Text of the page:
Using our obtained data, we predicted the presence and location of putative signal peptide cleavage sites in amino acid sequences, using the SignalP 3.0 Server, with the help of published papers regarding similar data on prokaryotic and eukaryotic organisms (Nielsen et al., 1997). SignalP, currently one of the most extensively employed methods, predicts the presence of signal peptidase I cleavage sites, on the basis of a combination of several artificial neural networks (NN) and hidden Markov models (HMM) (Bendtsen et al., 2004). We detected a positively charged n-region (H at position 14), a hydrophobic region (AL at position 15, 16; A at position 20), and a neural but polar region (S at position 21). This predictive performance is relevant to interpretations of experimental data, which are not always perfect. We also detected putative potential myristoylated glycine residues within the C-terminal residue, at position 66-71 (GLIEGA). We have also surmised that myristate may play a role in mediation of protein-protein interactions, as the majority of eukaryotic proteins are acylated via the covalent addition of myristate (a C14-saturated fatty acid) to their N-terminal residues, via an amide linkage. The acylation of the enzyme is responsible for both post-translational modification and localization (Grand, 1989). This gene may be involved in apolysis, as apoptotic-related gene expression was detected in S. erinacei.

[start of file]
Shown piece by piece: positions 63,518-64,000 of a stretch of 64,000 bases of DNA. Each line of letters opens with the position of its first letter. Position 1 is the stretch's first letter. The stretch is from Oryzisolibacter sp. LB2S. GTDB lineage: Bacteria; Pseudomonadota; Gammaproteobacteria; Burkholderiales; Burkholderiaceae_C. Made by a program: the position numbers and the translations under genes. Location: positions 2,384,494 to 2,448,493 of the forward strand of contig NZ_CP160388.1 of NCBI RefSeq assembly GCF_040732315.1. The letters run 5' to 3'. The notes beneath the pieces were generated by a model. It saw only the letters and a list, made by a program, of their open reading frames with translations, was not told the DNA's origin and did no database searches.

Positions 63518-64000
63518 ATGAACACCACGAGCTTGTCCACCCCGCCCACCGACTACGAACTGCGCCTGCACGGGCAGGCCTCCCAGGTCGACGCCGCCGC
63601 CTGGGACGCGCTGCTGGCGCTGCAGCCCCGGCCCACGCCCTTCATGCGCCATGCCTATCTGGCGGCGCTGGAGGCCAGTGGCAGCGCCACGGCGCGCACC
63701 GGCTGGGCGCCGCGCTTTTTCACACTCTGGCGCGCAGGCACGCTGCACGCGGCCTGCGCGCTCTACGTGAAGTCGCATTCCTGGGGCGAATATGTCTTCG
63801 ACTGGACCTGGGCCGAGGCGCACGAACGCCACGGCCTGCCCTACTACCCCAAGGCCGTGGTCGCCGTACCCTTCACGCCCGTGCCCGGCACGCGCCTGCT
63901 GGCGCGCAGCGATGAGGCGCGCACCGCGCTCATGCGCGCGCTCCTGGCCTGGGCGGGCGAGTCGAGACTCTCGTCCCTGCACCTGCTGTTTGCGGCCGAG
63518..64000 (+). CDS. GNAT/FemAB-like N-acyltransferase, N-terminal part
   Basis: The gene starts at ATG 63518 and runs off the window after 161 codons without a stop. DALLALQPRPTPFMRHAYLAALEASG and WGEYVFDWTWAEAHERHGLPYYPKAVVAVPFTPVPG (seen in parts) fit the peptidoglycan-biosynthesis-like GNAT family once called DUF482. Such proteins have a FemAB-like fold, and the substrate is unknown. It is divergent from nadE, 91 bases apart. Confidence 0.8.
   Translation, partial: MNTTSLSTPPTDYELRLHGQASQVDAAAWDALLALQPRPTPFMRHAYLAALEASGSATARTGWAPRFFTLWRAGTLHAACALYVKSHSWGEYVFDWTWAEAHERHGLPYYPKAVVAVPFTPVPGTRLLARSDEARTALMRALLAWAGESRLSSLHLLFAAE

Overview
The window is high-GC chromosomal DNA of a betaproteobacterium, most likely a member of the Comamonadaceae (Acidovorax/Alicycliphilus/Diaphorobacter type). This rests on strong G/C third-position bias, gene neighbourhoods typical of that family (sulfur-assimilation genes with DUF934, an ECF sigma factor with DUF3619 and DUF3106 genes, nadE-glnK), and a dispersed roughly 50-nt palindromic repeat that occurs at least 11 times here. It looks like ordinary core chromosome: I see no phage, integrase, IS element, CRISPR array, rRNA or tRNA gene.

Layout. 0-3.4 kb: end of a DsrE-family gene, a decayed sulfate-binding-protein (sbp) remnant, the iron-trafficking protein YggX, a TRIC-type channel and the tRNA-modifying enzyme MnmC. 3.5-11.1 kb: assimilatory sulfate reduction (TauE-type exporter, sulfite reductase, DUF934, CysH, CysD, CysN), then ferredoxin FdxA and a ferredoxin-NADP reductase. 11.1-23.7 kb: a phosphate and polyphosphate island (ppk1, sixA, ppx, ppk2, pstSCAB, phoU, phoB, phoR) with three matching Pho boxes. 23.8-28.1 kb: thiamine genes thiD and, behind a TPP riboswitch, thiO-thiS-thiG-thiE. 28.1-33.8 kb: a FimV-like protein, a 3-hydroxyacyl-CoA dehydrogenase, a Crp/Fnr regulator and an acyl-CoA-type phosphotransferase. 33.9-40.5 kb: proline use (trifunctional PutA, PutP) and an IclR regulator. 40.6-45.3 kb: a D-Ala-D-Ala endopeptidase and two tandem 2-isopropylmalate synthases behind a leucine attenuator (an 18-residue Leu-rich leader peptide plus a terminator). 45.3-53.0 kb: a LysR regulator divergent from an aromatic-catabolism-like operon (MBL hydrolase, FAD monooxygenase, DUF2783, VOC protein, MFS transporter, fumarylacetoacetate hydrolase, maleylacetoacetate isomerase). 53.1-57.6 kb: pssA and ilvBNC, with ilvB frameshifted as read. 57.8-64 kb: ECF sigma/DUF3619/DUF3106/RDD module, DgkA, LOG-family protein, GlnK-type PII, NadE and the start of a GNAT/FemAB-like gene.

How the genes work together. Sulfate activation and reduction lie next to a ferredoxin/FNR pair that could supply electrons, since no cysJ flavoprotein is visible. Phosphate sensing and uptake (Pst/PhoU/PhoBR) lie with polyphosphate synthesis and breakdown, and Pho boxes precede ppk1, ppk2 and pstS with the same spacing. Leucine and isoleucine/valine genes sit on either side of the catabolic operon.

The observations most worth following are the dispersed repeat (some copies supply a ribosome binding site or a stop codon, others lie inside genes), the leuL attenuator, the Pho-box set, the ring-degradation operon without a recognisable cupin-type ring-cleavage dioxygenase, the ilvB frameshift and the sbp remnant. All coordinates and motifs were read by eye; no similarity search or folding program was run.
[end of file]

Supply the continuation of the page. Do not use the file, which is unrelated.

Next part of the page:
We were unable to detect any conserved pentapeptide active sites (GACRG positions 356-360 of the CED-3 protein, Craen et al., 1997) in the putative cloned cDNA, as our partial nucleotide sequence evidenced a high degree of homology (46%, 119/261 bp) with the ced-3 gene of C. elegans within the N-terminal regions (data not shown). The discrepancy between the apparent 550 bp yielded by PCR and Northern blotting and the final 408 bp insert can be explained by the fact that T3 and T7 primers exist outside the insert within the pBluescript phagemid. This experiment with cestodes permitted us to evaluate the role of cysteine protease in apoptosis. This information may also provide us with a great deal of insight into the evolutionary role of regulated death programming in the context of natural selection.

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Notes